- The opening session was a bundle of fun, with lots of music and drumming, and a huge Chinese dragon made of reused water bottles covered in neon lights, winding it’s way around the hall. It was lively and really gave a sense of occasion. However I was fairly conflicted listening to the speech by Singapore’s Ambassador-at-Large Professor Chan Heng Chee, where she romanticised the personal, print, wooden library, and described libraries as ‘sacred spaces’. I don’t feel that this kind of characterisation is helpful, as sacred things are very hard to change. A library shouldn’t be sacred. It should be used.
- The FAIFE (Freedom of Access to Information and Freedom of Expression) conference session was probably the best chunk of sessions I attended. It included Barbara Jones from the American Library Association talking about the Snowden affair, and articulating why ALA needs to focus on the quality of the laws underpinning these and similar cases, rather than the individuals involved; Singaporean activist blogger bravely Alex Au talking about Singapore’s culture of self-censorship; and Stuart Hamilton from IFLA talking about our personal responsibilities around campaigning for libraries as safe places. It was one of those sessions one comes away from feeling inspired.
- The Copyright and Other Legal Matters committee had a session on international agreements, that included two excellent presentations. Harald Mueller took us through some recent court cases in intellectual property and their implications for libraries, which led to his fabulous conclusion that the best way to get some decent laws made in this area would be for librarians to start some court cases themselves. Then the wonderful Ellen Broad fed into my inner conspiracy theorist when she talked about the TPP and TTIP, two trade agreements currently being negotiated that are likely to heavily affect intellectual property and copyright laws that we rely on to do our jobs. Ellen has the power to make one really, really care about copyright law.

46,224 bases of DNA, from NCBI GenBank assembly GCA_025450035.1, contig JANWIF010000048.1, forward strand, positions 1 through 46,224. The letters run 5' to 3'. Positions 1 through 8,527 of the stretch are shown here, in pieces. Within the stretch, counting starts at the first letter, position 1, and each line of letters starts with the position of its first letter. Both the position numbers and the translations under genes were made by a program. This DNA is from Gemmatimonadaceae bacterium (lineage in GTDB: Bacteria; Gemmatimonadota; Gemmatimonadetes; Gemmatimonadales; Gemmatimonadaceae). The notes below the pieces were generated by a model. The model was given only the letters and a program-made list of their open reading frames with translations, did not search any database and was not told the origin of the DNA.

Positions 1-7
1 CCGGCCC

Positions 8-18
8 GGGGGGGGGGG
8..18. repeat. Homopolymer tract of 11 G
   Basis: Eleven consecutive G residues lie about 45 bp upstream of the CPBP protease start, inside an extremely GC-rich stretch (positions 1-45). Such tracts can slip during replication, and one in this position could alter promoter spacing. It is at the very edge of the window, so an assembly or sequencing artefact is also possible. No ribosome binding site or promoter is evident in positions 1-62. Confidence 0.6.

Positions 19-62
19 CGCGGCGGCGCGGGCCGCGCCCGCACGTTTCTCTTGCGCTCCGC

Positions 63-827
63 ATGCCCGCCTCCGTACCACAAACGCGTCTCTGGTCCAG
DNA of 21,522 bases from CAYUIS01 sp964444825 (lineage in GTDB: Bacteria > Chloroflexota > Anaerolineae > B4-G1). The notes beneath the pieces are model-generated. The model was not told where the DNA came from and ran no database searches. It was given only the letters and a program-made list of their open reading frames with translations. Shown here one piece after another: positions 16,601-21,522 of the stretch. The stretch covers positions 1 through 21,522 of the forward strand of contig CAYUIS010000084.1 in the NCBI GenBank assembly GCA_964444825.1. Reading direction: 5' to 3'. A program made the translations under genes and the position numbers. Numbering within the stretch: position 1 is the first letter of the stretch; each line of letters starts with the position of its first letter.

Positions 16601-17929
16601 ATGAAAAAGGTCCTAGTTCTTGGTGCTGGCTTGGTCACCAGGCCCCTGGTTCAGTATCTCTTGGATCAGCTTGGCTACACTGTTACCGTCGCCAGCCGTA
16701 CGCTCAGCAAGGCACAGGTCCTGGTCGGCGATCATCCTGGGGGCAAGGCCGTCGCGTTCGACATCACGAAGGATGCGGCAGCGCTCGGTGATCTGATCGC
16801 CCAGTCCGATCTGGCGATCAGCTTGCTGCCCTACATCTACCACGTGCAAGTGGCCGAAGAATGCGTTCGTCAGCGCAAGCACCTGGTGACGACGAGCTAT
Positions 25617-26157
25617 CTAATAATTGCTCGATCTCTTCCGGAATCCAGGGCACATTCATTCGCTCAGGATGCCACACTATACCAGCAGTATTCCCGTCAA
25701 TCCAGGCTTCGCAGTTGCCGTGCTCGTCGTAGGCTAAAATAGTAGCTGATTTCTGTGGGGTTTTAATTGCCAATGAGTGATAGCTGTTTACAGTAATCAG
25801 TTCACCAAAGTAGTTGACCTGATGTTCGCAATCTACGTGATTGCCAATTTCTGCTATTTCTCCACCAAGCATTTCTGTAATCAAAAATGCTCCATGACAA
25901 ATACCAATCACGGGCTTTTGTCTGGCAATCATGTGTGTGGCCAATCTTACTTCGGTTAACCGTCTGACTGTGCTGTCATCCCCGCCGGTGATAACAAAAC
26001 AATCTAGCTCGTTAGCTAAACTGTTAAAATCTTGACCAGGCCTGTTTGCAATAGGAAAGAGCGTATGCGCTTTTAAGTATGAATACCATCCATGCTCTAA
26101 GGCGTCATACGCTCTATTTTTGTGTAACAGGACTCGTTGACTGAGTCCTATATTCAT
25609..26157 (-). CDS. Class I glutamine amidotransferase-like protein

Cake is cake, and cake is good, but cake is great with icing. And so I can’t neglect to mention IFLAcamp2, which was the satellite unconference that I went to before the WLIC proper. Like all unconferences it was characterised by mildly controlled chaos, but in the good way. There were about 35 people there, and a very mixed bunch – new grads, big wigs, educators, vendors, students, what have you. The event was organised by the IFLA New Professionals Special Interest Group (the catchy NPSIG). We talked about all kinds of things, including international librarianship, professional development, leadership, library associations, informal learning networks, and the future of libraries. Some notes were taken and uploaded at http://npsig.wordpress.com/iflacamp2/schedule/. While this was all great, I think the most valuable part of IFLAcamp2 for me was a chance to meet and get to know some people before being thrown into the chaos of the full WLIC. It gave me connections to people that I then continued to bump into over the next week.
I would love to go to the IFLA WLIC again, but it would depend a lot on accessibility and relevance. It was interesting, but there’s no shortage of cool overseas conferences. The international nature of the WLIC is probably it’s selling point, and it was wonderful meeting people from really and truly all over the world. But given the time and cost involved in going when it’s on the other side of the world, it’s possibly of more value to people who are actually involved in the work of IFLA. If you are interested in becoming one of those people, which I am, then attending the WLIC is the best orientation session possible.
p.s. IFLA recently launched the IFLA Library, an online repository of their conference and other papers. You can find lots of the 2013 WLIC conference papers in there, and there’s lots of good reading to be had!